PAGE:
- Early offense from Lillard will be a major key as long as Batum and Matthews continue to be limited. There are times when a point guard should let the game come to him; these are not those times.
- More Lillard on the road trip: "We're kind of fighting for that last few playoff spots. If we go on this road trip and drop a lot of games it could be tough for us to get our heads back above water. We've got to go in focused and be ready to steal some games."
Terry Stotts' Post-Game Comments
Twenty four hours makes a difference. The Clippers back-to-back and this back-to-back. Last night we couldn't score. Tonight we did a pretty good job of scoring. Obviously our bench played well, I'm happy for Nolan that he came in and did a terrific job of playing defense and making his shots and playing like he knows he can. It was a win we needed. Looking at the back-to-back with Utah, it's a big back-to-back series, we would have loved to have them both but at least getting one, especially at home, was pretty good.
He's played well in practice, he's done a lot of good things. What you saw tonight, he's done before, I'm glad people got to see him do it.
Second half offense
A little bit of everything. Our passing was good. We mixed line-ups, where we had a shooting line-up and a big line-up. Threes were available. I thought our interior passing was good. I wouldn't say it was one thing or another, we took what was there.
I've said all along, I think a lot of times we look too much at the points. Our bench is, I don't think it needs to be defined by scoring. Tonight we got some scoring off the bench, Nolan and Luke and Will scored, but I'm not going to define their play, whether it's good or bad, by how many points they scored.
The bench played very well, with Wes out, Sasha out and Ronnie out, it gave those guys an opportunity and they played well.
Will Barton as ball-handler
I think Will has great basketball instincts, especially in the open court. He can create things and get to the paint. Once he's there, he's got to decide whether to score or pass. I thought he made good decisions tonight.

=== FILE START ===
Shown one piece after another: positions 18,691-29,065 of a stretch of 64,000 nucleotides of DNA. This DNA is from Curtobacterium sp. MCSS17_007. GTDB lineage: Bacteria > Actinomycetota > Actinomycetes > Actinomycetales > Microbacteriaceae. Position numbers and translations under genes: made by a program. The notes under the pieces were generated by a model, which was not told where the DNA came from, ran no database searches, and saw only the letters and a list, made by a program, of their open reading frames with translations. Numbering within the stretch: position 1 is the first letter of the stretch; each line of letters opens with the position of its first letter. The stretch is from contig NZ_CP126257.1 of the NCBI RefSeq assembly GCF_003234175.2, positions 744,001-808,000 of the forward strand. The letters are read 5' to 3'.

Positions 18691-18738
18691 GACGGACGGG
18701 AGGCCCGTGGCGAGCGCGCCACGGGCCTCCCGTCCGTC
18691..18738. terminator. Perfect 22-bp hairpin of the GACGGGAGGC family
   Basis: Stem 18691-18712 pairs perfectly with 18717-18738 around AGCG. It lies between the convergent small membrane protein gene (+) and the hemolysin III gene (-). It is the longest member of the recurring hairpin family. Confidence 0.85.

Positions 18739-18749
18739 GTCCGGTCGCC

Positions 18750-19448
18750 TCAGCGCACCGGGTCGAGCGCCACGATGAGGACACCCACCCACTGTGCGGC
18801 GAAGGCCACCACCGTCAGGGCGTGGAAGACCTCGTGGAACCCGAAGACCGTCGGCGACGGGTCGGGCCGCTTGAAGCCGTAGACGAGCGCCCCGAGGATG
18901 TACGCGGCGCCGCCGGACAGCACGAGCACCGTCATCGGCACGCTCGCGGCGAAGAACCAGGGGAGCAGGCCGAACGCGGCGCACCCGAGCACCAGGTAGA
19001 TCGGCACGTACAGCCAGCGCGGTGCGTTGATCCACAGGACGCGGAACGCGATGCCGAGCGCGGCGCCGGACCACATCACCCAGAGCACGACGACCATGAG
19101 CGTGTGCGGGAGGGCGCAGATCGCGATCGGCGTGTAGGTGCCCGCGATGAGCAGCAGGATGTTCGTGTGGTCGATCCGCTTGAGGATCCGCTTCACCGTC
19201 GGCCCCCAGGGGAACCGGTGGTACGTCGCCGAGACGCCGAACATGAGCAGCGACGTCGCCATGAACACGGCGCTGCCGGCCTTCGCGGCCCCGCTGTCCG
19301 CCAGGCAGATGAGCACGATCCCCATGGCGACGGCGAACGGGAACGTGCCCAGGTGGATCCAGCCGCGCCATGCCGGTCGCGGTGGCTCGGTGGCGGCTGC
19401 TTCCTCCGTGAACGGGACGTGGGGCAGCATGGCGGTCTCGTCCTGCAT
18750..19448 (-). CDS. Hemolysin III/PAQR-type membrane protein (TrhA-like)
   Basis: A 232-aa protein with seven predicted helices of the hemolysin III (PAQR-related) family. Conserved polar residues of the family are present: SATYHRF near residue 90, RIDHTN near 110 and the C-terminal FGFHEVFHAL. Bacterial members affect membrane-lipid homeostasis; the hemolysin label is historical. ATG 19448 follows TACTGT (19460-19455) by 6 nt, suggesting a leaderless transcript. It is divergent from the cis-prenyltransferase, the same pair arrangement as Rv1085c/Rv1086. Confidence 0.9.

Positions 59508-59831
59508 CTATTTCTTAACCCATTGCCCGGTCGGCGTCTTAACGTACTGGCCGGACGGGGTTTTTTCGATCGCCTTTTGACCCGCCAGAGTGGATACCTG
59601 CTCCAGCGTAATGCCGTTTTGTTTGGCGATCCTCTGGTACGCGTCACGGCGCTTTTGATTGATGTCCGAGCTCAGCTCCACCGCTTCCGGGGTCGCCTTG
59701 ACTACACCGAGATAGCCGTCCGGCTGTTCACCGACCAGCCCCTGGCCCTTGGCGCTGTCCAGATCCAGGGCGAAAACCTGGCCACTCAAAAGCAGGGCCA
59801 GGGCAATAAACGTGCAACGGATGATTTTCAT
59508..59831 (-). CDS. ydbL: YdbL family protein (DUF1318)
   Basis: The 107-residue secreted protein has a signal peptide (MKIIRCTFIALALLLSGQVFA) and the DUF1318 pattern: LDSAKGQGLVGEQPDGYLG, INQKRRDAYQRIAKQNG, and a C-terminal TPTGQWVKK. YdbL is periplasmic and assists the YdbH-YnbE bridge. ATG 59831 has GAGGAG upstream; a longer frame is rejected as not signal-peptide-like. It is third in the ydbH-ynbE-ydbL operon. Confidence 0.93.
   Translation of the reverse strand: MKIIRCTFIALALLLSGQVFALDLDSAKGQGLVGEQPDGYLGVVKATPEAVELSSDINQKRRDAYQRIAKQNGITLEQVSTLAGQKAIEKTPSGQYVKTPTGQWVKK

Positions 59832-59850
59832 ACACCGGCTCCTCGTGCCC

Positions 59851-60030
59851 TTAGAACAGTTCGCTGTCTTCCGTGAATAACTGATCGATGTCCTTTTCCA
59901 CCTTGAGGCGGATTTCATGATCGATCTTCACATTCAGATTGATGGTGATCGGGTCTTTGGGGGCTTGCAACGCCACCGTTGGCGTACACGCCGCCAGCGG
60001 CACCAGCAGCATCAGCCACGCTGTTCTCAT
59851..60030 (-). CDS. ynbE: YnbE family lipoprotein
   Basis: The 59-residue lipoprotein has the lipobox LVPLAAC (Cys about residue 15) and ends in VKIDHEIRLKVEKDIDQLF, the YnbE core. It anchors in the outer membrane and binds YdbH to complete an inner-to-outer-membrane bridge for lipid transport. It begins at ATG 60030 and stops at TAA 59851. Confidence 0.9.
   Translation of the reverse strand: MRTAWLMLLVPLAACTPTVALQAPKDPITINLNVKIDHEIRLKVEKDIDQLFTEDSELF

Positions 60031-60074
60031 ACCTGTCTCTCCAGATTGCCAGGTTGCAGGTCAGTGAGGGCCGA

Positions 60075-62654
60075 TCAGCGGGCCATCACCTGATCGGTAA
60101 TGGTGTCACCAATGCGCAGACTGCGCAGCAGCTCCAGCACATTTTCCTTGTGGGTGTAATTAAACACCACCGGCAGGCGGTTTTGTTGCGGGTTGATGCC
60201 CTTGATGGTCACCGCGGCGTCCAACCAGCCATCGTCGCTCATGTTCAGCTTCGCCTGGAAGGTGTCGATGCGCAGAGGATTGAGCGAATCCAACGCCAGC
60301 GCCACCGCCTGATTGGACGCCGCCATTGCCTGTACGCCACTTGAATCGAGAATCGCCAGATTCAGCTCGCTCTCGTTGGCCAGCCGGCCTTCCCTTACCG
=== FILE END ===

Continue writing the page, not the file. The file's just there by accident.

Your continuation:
Wesley Matthews update
Not really. No.
Rebounding turnaround from Friday night
Particularly in the fourth quarter, we were still with the small lineup and they had a big line-up with Millsap at the three, I think Carroll was at two. We kind of held our own during that stretch. What they do well, they offensive rebound well, they score in the paint well, and we held our own in both of those areas.
Up and down play within a game
Do you mean within the course of a game? That's just the ebb and flow of a team like ours. You're going to have good moments where you're struggling and it's not clicking. Our turnovers were a little frustrating. We're finding our way. No team really plays 48 minutes of great basketball, that's what you strive for. I appreciate it when we're playing well. As a coach I strive for consistency, we're not there yet. That's part of our growth.
Damian Lillard's shot selection, more mid-range shots
We talked about that before the game. The way they defend the pick-and-roll and clog the paint, the 15-to-18 foot shots might there more so. He studies the game and learns from one game to the next. Teams are playing his threes and they know he can get to the rim, whether it's a floater or a 15-to-18 footer off the dribble, it's just things he has to add to his repertoire.
Damian Lillard looking up more to pass, right before the half
It was a great pass. I don't know if he's doing it more or less but that was a great pass.
Aware Nicolas was close to a triple double?
Try to draw something up to get him the last assist?
Well, actually I did. His ninth assist came out of a timeout.
-- Ben Golliver | email@example.com | Twitter